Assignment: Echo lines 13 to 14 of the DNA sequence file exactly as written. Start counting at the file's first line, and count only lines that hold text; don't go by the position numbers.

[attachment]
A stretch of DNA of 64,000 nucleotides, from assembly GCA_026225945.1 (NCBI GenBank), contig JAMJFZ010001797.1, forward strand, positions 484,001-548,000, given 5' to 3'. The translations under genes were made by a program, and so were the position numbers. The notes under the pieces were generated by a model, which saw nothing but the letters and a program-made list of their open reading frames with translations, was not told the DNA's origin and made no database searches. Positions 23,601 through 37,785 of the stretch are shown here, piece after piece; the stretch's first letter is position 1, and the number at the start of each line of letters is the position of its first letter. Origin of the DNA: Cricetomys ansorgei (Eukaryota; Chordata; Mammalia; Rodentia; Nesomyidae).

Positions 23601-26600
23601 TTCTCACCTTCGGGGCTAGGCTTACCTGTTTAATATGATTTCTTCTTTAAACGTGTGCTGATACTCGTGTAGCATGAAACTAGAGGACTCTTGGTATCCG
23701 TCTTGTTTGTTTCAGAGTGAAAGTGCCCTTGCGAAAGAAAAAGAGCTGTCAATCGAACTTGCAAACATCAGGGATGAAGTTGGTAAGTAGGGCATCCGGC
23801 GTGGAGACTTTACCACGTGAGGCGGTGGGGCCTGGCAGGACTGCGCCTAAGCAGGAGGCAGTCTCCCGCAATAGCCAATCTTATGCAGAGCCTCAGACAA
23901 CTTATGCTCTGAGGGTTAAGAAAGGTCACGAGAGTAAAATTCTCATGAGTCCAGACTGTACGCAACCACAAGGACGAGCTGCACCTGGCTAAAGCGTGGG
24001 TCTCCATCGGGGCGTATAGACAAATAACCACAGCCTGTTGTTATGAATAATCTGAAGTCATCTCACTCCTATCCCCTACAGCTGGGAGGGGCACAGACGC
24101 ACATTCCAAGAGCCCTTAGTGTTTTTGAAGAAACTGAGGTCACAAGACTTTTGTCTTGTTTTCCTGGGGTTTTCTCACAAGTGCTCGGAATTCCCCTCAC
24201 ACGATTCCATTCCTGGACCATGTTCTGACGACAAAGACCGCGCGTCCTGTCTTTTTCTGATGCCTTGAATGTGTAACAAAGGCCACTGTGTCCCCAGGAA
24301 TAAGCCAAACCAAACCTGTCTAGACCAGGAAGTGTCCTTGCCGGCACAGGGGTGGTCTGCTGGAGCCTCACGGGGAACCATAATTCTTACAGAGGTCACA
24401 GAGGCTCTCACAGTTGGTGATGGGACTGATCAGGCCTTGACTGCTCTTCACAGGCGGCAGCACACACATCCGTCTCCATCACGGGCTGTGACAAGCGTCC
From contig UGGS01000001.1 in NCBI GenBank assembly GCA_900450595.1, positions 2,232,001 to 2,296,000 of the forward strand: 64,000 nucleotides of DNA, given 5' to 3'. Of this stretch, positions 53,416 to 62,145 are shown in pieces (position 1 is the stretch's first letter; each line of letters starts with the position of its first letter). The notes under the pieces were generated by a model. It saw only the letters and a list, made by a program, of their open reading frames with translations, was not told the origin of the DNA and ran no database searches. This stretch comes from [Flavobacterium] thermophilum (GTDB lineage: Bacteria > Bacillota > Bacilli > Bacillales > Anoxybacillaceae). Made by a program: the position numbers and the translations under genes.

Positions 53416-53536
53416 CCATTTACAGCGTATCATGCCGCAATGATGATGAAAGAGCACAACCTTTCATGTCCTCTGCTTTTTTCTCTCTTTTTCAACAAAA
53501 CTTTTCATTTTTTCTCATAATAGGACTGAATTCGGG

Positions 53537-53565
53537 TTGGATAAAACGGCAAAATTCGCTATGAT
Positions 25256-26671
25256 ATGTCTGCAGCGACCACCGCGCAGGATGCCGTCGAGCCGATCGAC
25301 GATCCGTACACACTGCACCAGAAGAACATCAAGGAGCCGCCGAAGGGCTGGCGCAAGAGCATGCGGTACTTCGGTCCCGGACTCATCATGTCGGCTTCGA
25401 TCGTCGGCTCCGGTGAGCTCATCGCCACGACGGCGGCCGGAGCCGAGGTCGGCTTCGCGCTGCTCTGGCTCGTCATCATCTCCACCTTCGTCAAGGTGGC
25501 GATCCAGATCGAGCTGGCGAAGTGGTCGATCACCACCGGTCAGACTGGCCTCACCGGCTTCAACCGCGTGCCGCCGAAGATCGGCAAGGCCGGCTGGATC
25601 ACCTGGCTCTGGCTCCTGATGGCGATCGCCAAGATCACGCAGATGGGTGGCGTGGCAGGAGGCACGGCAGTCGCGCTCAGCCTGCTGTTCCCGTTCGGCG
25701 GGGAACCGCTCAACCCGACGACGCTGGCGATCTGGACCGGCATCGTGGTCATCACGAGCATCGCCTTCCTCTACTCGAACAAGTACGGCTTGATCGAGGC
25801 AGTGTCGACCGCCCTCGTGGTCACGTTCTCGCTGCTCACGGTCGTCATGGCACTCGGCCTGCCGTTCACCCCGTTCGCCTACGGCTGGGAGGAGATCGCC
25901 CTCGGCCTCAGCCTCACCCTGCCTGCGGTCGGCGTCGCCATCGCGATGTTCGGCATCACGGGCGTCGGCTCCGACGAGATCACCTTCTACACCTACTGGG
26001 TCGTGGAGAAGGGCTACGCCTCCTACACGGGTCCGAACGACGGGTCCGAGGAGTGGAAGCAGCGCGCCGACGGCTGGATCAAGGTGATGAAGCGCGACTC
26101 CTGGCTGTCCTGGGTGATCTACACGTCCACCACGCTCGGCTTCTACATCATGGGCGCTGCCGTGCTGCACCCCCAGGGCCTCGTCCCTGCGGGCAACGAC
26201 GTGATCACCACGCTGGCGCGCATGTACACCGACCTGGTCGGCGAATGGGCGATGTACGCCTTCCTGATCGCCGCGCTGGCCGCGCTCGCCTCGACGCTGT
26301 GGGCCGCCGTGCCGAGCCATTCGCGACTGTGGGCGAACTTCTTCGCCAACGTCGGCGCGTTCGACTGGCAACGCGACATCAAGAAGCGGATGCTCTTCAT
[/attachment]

Positions 53416-53536
53416 CCATTTACAGCGTATCATGCCGCAATGATGATGAAAGAGCACAACCTTTCATGTCCTCTGCTTTTTTCTCTCTTTTTCAACAAAA